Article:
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That ‘Box of Chocolates’ sometimes has those awful jelly ones
By Gloria Diaz
Check out Gloria's Blog — Edge of Gloria!
Fort Wayne Reader
Can I say something about being “realistic” here? I guess what I really mean to say, is I’d like to talk about positive thinking, and its opposite, pessimistic thinking. I often wonder how famous people get to be famous, as well as successful. And I think there’s a difference. I would not consider Snooki from Jersey Shore successful, just famous. The same with Keyboard Cat, who starred in a viral video on YouTube. The actual cat is dead; the video was shot in the mid-80s or something. Yes, he’s famous, but dead.
I saw Secretariat for the third time recently, and it made me wonder how Penny Tweedy thought Secretariat could win the Triple Crown. Speed horses usually don’t have stamina, and stamina horses don’t usually have speed. Plus, there are all the other little things that can bring a horse down. Yet she had faith in the horse, the trainer and the jockey. But what if? What if he HADN’T won? There’d be no movie about him, that’s for sure. How much of life is pure luck, and how much of it is hard work?
I think we can all agree that Madonna was in the right place at the right time to become a musical star. Can you actually see her doing her thing in the 1930s? Yes, she did work hard, and she did suffer (bouncing from one crappy rented room to another, squatting in buildings, being sexually assaulted) but the times were right for her. If I ever met her, I’d want to know the one question no journalist seems to want to ask her: what would you be doing if you hadn’t “made it”? Of course, Madonna probably would answer, “I knew I was going to make it, I just knew.” But let’s get back to positive thinking, and how not having a “Plan B” can trip people up. The sad reality of life is that dreams sometimes don’t come true. You wanted to play pro football; now you’re sitting in the stands watching a couple of lower-level league teams battle it out and desperately wanting to be on the field. Or maybe you’re a tall, attractive girl, and want to give modeling a shot, but could never get to the big city to give it a try. Maybe you wanted to leave, but you were afraid of being homeless.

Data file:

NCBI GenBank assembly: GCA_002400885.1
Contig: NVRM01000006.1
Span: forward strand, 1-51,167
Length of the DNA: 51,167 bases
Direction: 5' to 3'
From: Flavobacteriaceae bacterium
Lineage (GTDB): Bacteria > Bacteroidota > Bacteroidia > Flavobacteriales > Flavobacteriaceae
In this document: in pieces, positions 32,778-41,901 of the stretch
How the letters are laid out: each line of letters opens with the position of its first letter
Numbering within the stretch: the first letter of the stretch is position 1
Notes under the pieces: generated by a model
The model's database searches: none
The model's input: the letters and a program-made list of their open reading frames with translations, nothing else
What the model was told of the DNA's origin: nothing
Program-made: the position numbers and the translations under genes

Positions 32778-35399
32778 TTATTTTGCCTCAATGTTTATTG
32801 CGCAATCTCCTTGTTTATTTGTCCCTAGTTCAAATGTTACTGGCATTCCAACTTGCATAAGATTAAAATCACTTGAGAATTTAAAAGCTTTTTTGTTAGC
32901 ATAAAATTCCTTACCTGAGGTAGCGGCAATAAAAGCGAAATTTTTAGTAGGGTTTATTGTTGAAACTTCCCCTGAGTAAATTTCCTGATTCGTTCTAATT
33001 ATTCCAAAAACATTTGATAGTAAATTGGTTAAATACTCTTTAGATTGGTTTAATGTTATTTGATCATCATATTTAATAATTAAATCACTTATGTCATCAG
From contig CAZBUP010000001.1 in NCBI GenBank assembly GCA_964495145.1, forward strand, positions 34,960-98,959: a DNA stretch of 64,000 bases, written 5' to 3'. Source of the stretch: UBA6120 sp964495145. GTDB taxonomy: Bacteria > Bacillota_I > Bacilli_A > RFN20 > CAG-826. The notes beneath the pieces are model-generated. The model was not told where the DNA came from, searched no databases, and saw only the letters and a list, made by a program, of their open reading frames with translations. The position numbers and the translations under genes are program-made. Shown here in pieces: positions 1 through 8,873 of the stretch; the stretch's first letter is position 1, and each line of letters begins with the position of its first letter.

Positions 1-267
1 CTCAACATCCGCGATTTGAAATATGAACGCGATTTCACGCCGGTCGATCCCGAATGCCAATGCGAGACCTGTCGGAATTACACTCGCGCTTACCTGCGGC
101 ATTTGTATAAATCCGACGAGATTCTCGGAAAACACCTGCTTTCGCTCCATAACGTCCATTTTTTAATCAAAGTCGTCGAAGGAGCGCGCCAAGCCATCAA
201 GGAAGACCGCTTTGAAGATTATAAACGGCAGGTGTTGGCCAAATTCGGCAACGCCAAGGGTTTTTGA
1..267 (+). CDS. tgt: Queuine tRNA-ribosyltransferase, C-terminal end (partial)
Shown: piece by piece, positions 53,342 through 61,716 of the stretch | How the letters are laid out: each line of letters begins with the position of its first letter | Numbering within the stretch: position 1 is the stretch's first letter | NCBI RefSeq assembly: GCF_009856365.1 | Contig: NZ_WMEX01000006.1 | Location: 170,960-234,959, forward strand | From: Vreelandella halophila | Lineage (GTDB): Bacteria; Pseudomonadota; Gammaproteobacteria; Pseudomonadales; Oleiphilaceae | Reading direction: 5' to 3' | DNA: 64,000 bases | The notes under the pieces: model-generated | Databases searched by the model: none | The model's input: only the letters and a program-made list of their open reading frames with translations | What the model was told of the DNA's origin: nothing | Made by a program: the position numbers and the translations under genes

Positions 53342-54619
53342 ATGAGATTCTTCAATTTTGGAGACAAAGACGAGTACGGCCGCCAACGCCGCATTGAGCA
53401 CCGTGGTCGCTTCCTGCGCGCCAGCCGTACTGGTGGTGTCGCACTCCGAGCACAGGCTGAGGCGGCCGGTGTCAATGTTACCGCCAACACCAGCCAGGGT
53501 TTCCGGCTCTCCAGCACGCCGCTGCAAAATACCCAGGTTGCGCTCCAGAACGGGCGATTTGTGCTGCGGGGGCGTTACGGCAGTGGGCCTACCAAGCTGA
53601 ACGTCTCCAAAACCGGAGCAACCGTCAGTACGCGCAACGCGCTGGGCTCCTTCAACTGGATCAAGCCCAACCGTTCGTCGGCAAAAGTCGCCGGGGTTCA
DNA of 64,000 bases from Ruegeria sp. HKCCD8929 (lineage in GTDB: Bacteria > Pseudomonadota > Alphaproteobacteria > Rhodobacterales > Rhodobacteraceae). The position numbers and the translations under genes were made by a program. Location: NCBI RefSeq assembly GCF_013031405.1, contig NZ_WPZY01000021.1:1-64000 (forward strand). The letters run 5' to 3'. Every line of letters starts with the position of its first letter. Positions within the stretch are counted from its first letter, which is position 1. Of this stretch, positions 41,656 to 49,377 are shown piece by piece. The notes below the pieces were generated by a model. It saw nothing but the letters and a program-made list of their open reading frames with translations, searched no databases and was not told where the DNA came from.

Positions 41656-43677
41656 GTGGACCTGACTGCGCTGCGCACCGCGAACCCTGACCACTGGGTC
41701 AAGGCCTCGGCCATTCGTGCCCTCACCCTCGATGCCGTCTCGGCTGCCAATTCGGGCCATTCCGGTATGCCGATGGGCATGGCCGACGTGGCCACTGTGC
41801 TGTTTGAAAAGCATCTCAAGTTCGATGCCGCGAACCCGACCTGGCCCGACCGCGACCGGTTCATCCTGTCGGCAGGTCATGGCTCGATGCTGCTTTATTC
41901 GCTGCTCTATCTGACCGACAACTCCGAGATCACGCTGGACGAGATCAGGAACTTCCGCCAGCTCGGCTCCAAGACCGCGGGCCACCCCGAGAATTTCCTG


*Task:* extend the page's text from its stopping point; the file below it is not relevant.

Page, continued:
Do I believe in bad luck? Yes. Do I believe in having some direction to head in? Yes. Do I believe in preparing for the worst? Yes. But I’d like to say to the positive thinkers out there that sometimes, shit happens. I had a weird feeling in the fall of 1998 that something big was going to test my family; later on that year my mother was diagnosed with cancer. Point I’m trying to make is, if we envision something, it doesn’t necessarily mean we are going to get it. Lots of successful people will say if you write something 10,000 times, you’ll get it; if you envision your dream house, you’ll get it. Sometimes, we try and try and try, and DON’T get it.
So for all you successful types out there, I’d appreciate it if you shut up about how positive thinking has changed your life. Admit it, sometimes people are lucky. If Paris Hilton came from a lower-middle-class family, would she be rich now? What would SHE be doing with that average I.Q. of hers? If there WERE a formula for success, all of us would be doing what we want to be doing full time. Like Forrest Gump said, “I don’t know if we each have a destiny, or if we’re all just floating around, accidental-like on a breeze. But I think maybe it’s both. Maybe both are happening at the same time.”
In life, we can try. We can drive ourselves crazy thinking about all the what ifs, the near misses, the fact that if you’d have left for work just five minutes earlier this morning, you might have been in that fatal six-car pile up. There’s a reason fate and luck are also four-letter words. It’s something to think about if you’re comfortable now, in your little world. Illness, alcoholism, drug abuse, accidents are all out there to take you from here to a place you don’t want to go. So keep this in mind the next time you wonder why someone who is less fortunate than you but seems reasonably intelligent ended up that way. Someday, it might be you.